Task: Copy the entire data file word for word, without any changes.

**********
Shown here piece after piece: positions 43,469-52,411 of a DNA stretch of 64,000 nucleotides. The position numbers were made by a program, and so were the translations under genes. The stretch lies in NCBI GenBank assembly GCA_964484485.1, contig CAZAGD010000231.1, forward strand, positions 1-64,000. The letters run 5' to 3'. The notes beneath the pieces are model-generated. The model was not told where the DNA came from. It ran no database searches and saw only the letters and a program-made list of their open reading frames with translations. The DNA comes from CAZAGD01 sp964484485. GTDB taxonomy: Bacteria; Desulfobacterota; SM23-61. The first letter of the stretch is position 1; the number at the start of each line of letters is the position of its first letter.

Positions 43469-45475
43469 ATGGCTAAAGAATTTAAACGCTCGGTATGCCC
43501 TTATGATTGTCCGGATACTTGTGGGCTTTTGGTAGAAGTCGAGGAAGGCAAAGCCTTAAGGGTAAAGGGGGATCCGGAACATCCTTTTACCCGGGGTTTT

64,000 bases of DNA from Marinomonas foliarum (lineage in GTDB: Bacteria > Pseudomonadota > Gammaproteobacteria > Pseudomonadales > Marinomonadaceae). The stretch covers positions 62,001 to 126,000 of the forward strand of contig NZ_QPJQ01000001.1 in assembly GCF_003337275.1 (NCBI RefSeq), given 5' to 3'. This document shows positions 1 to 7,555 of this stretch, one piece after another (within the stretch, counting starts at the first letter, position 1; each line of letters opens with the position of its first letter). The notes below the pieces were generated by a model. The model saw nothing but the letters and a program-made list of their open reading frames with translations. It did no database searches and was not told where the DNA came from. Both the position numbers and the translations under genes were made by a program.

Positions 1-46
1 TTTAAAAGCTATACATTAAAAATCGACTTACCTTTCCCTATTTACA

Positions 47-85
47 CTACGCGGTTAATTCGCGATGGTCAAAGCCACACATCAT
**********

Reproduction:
Shown here piece after piece: positions 43,469-52,411 of a DNA stretch of 64,000 nucleotides. The position numbers were made by a program, and so were the translations under genes. The stretch lies in NCBI GenBank assembly GCA_964484485.1, contig CAZAGD010000231.1, forward strand, positions 1-64,000. The letters run 5' to 3'. The notes beneath the pieces are model-generated. The model was not told where the DNA came from. It ran no database searches and saw only the letters and a program-made list of their open reading frames with translations. The DNA comes from CAZAGD01 sp964484485. GTDB taxonomy: Bacteria; Desulfobacterota; SM23-61. The first letter of the stretch is position 1; the number at the start of each line of letters is the position of its first letter.

Positions 43469-45475
43469 ATGGCTAAAGAATTTAAACGCTCGGTATGCCC
43501 TTATGATTGTCCGGATACTTGTGGGCTTTTGGTAGAAGTCGAGGAAGGCAAAGCCTTAAGGGTAAAGGGGGATCCGGAACATCCTTTTACCCGGGGTTTT

64,000 bases of DNA from Marinomonas foliarum (lineage in GTDB: Bacteria > Pseudomonadota > Gammaproteobacteria > Pseudomonadales > Marinomonadaceae). The stretch covers positions 62,001 to 126,000 of the forward strand of contig NZ_QPJQ01000001.1 in assembly GCF_003337275.1 (NCBI RefSeq), given 5' to 3'. This document shows positions 1 to 7,555 of this stretch, one piece after another (within the stretch, counting starts at the first letter, position 1; each line of letters opens with the position of its first letter). The notes below the pieces were generated by a model. The model saw nothing but the letters and a program-made list of their open reading frames with translations. It did no database searches and was not told where the DNA came from. Both the position numbers and the translations under genes were made by a program.

Positions 1-46
1 TTTAAAAGCTATACATTAAAAATCGACTTACCTTTCCCTATTTACA

Positions 47-85
47 CTACGCGGTTAATTCGCGATGGTCAAAGCCACACATCAT